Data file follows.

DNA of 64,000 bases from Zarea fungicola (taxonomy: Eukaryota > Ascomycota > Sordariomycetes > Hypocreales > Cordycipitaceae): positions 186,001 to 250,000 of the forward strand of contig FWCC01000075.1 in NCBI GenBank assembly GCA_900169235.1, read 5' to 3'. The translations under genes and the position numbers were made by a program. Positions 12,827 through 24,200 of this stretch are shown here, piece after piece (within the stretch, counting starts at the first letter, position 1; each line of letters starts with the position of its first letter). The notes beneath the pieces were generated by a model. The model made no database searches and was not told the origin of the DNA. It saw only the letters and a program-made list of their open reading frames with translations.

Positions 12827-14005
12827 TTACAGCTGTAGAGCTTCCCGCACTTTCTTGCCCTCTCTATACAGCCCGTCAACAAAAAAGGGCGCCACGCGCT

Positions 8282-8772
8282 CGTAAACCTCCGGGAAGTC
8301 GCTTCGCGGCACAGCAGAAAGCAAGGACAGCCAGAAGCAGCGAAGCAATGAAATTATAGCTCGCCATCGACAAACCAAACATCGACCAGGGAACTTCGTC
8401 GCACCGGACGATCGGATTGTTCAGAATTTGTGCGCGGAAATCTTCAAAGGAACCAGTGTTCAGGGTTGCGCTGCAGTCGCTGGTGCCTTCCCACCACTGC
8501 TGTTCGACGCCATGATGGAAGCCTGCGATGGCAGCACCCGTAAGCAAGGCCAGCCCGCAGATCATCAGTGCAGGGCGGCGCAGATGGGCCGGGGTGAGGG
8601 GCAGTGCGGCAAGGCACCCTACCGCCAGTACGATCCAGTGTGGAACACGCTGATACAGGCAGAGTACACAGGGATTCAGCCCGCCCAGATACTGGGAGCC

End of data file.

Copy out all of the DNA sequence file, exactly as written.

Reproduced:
DNA of 64,000 bases from Zarea fungicola (taxonomy: Eukaryota > Ascomycota > Sordariomycetes > Hypocreales > Cordycipitaceae): positions 186,001 to 250,000 of the forward strand of contig FWCC01000075.1 in NCBI GenBank assembly GCA_900169235.1, read 5' to 3'. The translations under genes and the position numbers were made by a program. Positions 12,827 through 24,200 of this stretch are shown here, piece after piece (within the stretch, counting starts at the first letter, position 1; each line of letters starts with the position of its first letter). The notes beneath the pieces were generated by a model. The model made no database searches and was not told the origin of the DNA. It saw only the letters and a program-made list of their open reading frames with translations.

Positions 12827-14005
12827 TTACAGCTGTAGAGCTTCCCGCACTTTCTTGCCCTCTCTATACAGCCCGTCAACAAAAAAGGGCGCCACGCGCT

Positions 8282-8772
8282 CGTAAACCTCCGGGAAGTC
8301 GCTTCGCGGCACAGCAGAAAGCAAGGACAGCCAGAAGCAGCGAAGCAATGAAATTATAGCTCGCCATCGACAAACCAAACATCGACCAGGGAACTTCGTC
8401 GCACCGGACGATCGGATTGTTCAGAATTTGTGCGCGGAAATCTTCAAAGGAACCAGTGTTCAGGGTTGCGCTGCAGTCGCTGGTGCCTTCCCACCACTGC
8501 TGTTCGACGCCATGATGGAAGCCTGCGATGGCAGCACCCGTAAGCAAGGCCAGCCCGCAGATCATCAGTGCAGGGCGGCGCAGATGGGCCGGGGTGAGGG
8601 GCAGTGCGGCAAGGCACCCTACCGCCAGTACGATCCAGTGTGGAACACGCTGATACAGGCAGAGTACACAGGGATTCAGCCCGCCCAGATACTGGGAGCC